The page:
I watched various Skillshare classes on lettering and Procreate – it is such a great resource. Unfortunately, there are not enough hours in a day to watch all the great tutorials they offer. I constantly scribble down new classes to watch in the future. Use this link to get 14 days of free access to check out their classes.
Social media has been an important part of connecting with friends, family and other artists. I enjoy sharing my colorful art on Instagram in the hopes of brightening someone’s day. I find inspiration from the artists I follow from around the world.
I belong to quite a few private Facebook groups relating to art, pattern design, illustration, and licensing. The artists are supportive and are willing to share resources and advice.
I decided to update my LinkedIn profile to reflect my illustration and surface pattern design efforts and successfully connected with many art directors and designers. I also connected with Jo Packham of Where Women Create and had a lovely messaging conversation with her about my “Safe at Home” illustration that was picked up by the United Nations. She said, “I love your pink house!”
I hear that other artists have been found by art directors for freelance projects through Pinterest and Twitter. I have lots of content on Pinterest and many followers but have not seen a benefit yet. I have not found Twitter to be useful for me – it seems like it would take up so much time looking through so much content … will have to learn more.
In addition to the various efforts mentioned above, I had a few other exciting and productive things happen during this creative quarantine:
- A large home décor company chose twenty of my designs (floral portraits, food and Christmas illustrations) to present to their global clients for possible wall art licensing
- Created a poster about climate change for Towards Tomorrow/United Nations
- Updated my website and created a blog
- Joined a small local arts group (Creative Soulpreneurs) and have met via Zoom twice a month to share our latest efforts and offer advice/encouragement about our creative businesses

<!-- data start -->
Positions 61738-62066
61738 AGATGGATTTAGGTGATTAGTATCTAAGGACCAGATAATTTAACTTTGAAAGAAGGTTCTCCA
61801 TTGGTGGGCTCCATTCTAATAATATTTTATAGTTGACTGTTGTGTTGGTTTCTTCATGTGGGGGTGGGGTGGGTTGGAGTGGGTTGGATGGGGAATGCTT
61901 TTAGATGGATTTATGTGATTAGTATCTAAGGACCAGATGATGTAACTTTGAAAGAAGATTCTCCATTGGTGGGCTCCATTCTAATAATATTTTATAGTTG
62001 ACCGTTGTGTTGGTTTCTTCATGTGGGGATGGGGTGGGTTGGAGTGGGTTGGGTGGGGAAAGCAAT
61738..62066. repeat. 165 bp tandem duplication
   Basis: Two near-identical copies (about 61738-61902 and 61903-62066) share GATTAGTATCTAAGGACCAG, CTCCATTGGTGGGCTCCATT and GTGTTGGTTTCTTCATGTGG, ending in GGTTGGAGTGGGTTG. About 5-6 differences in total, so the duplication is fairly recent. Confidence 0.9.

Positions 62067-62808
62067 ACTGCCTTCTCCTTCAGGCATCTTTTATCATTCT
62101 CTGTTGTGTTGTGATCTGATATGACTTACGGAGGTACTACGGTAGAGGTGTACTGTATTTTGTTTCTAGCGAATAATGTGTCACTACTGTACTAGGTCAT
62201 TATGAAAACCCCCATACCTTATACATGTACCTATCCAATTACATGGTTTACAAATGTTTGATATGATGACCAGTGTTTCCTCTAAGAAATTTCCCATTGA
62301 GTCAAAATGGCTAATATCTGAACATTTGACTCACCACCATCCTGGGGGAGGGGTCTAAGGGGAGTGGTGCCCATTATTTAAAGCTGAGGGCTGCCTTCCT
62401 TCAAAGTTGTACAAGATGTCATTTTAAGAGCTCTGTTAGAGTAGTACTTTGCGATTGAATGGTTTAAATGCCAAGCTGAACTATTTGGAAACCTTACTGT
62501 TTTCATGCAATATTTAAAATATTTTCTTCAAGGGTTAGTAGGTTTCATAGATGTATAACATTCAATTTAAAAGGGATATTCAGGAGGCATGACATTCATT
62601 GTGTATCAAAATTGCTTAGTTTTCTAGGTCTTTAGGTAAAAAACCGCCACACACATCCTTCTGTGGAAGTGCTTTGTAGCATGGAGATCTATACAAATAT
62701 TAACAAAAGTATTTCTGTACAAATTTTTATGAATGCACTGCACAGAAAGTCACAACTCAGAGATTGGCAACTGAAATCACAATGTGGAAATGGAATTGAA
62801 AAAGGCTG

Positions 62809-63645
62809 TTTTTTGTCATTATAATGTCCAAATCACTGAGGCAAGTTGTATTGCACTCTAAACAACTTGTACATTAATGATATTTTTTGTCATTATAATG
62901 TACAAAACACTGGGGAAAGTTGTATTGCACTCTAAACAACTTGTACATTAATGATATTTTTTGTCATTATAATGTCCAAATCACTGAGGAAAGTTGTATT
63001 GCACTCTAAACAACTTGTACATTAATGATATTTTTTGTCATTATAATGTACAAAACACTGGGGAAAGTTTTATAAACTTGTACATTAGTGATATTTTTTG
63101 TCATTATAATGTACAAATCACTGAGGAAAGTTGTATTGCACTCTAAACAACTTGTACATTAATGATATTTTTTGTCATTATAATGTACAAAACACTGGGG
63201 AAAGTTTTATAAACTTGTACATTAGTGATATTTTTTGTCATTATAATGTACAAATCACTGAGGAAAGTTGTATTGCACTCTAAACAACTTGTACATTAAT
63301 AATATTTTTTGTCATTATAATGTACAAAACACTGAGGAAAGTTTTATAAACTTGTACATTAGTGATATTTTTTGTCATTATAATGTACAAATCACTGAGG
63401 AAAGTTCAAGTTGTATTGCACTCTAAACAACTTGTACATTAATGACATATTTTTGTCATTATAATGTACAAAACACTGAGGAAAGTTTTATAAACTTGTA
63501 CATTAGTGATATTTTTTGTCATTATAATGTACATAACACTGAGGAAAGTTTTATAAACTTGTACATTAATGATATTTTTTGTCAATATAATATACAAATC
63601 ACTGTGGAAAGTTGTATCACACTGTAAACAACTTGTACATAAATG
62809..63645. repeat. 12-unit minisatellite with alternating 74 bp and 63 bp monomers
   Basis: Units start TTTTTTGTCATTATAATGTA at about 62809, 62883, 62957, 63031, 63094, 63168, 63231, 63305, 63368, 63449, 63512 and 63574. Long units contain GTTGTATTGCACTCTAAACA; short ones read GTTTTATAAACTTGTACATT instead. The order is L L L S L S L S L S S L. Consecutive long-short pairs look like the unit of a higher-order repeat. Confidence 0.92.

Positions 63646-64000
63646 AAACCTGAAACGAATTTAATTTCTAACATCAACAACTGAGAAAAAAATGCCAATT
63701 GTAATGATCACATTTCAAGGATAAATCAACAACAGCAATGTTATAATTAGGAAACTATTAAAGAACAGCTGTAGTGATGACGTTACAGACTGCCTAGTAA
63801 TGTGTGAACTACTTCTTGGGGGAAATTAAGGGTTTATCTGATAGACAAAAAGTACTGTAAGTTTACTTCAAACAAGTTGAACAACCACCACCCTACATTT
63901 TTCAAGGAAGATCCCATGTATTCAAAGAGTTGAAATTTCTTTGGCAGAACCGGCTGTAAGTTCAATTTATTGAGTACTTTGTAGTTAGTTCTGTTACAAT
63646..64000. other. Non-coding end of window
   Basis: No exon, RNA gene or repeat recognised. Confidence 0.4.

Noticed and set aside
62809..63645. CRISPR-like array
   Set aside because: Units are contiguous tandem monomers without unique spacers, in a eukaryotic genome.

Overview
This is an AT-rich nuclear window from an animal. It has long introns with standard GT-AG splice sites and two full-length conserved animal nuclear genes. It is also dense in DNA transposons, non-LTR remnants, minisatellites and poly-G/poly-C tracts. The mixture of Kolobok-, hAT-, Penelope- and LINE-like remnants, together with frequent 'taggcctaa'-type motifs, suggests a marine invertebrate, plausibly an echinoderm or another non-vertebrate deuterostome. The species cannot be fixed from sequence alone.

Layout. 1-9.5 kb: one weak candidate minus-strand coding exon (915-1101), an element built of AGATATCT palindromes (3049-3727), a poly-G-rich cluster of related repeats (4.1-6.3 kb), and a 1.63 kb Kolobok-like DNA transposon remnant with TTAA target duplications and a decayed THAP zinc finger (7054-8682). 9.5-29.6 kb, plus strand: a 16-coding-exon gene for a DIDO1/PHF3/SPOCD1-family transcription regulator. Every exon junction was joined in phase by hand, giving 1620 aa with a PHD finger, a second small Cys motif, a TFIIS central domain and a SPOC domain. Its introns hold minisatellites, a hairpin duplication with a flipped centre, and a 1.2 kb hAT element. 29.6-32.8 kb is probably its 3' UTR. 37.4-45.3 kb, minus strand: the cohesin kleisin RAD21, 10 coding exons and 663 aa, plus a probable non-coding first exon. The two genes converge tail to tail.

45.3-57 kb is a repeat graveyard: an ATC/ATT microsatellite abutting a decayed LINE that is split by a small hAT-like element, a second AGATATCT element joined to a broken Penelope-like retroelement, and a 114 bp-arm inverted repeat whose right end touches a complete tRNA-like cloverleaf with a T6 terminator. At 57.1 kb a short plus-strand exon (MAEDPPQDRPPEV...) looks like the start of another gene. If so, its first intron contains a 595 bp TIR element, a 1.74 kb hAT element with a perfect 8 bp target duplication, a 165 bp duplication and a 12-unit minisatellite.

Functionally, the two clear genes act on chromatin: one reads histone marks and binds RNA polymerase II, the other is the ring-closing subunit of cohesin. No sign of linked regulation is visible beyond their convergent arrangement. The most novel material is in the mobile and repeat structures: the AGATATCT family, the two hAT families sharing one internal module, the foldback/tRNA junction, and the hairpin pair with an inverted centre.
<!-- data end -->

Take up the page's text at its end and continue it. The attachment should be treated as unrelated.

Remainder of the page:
The success I experienced during this “up and down” time has given me new confidence in my art and the courage to reach out to more art directors for collaborations as well as to media outlets for possible coverage. I realized I really enjoy creating art for a cause and hope to do more of that in the future.
Having some creative moments has been a joy and has helped bring some balance to this difficult time in history. Art and creativity matter, now more than ever – for the personal growth it can spur and for the positive impact it can have on others.
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Karen Burton is an illustrator, designer, and photographer – inspired by her view of the Blue Ridge mountains from her home and studio in Virginia. She creates colorful, uplifting illustrations and surface pattern designs suitable for home decor, textiles, stationery, tabletop, publishing, and other products. Available for commissions, licensing and other custom projects. She has lots of future plans and dreams: illustrating a cookbook, creating illustrations for food magazines or culinary packaging, having a gallery show featuring her large-scale floral portraits, and seeing more of her art on all types of surfaces.